And always, as if it were written somewhere, in stone, on a tablet sent down from God. Food was always delivered the second an air raid siren sounded. Giving you 8 seconds in which to not only dress, get your gas mask on, but eat—believe me when I tell you how many times I’ve tried not to laugh inside my gas mask on seeing a superior office with egg glued on the inside of his or her mask! Oh, to have had an iPhone way back then. But I digress.

I can only bring to mind a couple of novels in which people actually stop to eat, and do ‘normal’ stuff. And while some might find it verging on the boring, for those of us who have lived this kind of life. It adds authenticity to a scene. Authors who take the time to include these kind of seemingly frivolous details, to my mind, add a little more depth in their world-building.

So here’s to that bonding scene we will never see between characters, set in the mess hall, where a fight breaks out, food is being thrown along with the punches, but the second the alarm bells start ringing, everyone heads off to do their job like the consummate professional they’re not!

Which brings me to my recommendation of the week, TERMINAL ALLIANCE, a Janitors of the Post-Apocalypse novel, by Jim C. Hines. If you’ve never read any of Jim’s blend of fantasy meets warped SF, then may I humble suggest you start with this one and laugh your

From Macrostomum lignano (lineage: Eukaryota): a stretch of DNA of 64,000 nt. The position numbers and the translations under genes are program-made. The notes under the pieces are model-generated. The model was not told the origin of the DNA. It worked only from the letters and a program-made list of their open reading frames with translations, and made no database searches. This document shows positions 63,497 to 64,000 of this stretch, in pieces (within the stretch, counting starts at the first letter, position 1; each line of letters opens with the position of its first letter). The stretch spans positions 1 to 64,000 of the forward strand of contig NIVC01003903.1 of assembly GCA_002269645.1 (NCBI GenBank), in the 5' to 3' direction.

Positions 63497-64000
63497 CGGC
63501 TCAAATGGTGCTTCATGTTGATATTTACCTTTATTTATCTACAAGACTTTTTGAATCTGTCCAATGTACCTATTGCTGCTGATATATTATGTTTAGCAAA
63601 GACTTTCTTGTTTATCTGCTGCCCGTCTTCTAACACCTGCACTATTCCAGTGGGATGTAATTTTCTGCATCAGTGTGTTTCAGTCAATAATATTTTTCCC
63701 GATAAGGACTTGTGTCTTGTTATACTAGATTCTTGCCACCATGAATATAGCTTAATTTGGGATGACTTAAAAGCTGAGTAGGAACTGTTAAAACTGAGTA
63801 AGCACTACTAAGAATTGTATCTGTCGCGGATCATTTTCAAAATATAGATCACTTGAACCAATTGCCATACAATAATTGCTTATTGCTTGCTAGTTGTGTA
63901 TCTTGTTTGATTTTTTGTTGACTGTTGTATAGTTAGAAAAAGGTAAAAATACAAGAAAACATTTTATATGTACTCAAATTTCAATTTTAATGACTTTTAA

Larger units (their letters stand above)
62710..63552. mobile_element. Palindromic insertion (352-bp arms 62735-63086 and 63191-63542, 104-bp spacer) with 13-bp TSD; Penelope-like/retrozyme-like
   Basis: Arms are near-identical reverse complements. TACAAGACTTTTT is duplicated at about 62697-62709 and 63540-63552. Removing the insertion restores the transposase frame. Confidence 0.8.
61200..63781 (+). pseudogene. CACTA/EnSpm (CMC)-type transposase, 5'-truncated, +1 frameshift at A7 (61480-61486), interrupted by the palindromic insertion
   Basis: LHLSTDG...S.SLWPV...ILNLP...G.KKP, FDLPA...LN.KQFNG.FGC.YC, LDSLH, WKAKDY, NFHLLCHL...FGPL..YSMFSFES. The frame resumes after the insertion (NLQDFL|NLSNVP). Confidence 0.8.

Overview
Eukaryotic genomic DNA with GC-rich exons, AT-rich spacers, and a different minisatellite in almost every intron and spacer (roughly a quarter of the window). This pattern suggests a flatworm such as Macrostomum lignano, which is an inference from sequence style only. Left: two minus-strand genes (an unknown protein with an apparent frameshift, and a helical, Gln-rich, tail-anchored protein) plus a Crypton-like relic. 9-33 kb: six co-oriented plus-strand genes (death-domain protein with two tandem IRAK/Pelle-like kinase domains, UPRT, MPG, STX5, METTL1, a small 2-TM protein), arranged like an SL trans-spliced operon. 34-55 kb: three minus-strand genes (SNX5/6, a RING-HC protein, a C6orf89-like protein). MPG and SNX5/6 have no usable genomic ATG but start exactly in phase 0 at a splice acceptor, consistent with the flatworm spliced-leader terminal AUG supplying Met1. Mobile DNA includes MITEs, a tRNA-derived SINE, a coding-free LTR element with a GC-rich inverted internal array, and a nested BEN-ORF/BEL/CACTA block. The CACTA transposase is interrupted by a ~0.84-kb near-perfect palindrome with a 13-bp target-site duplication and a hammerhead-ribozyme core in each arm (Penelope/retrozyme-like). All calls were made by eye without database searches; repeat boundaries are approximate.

When the Krakau came to Earth, they planned to invite humanity into a growing alliance of sentient species.

This would have worked out better for all involved if they hadn’t arrived after a mutated plague wiped out half the planet, turned the rest into shambling, near-unstoppable animals, and basically destroyed human civilization. You know—your standard apocalypse.

The Krakau’s first impulse was to turn their ships around and go home. After all, it’s hard to establish diplomatic relations with mindless savages who eat your diplomats.

Their second impulse was to try to fix us.

You can read the First Chapter for free, here: (PDF | EPUB | MOBI)

Top 5 Tuesday: My Top 5 Winter Reads

Welcome to another Top 5 Tuesday, hosted by the Bionic Bookworm herself, Shanah! This weeks topic for the last Tuesday in November is probably fitting, as we head into the December and the winter months.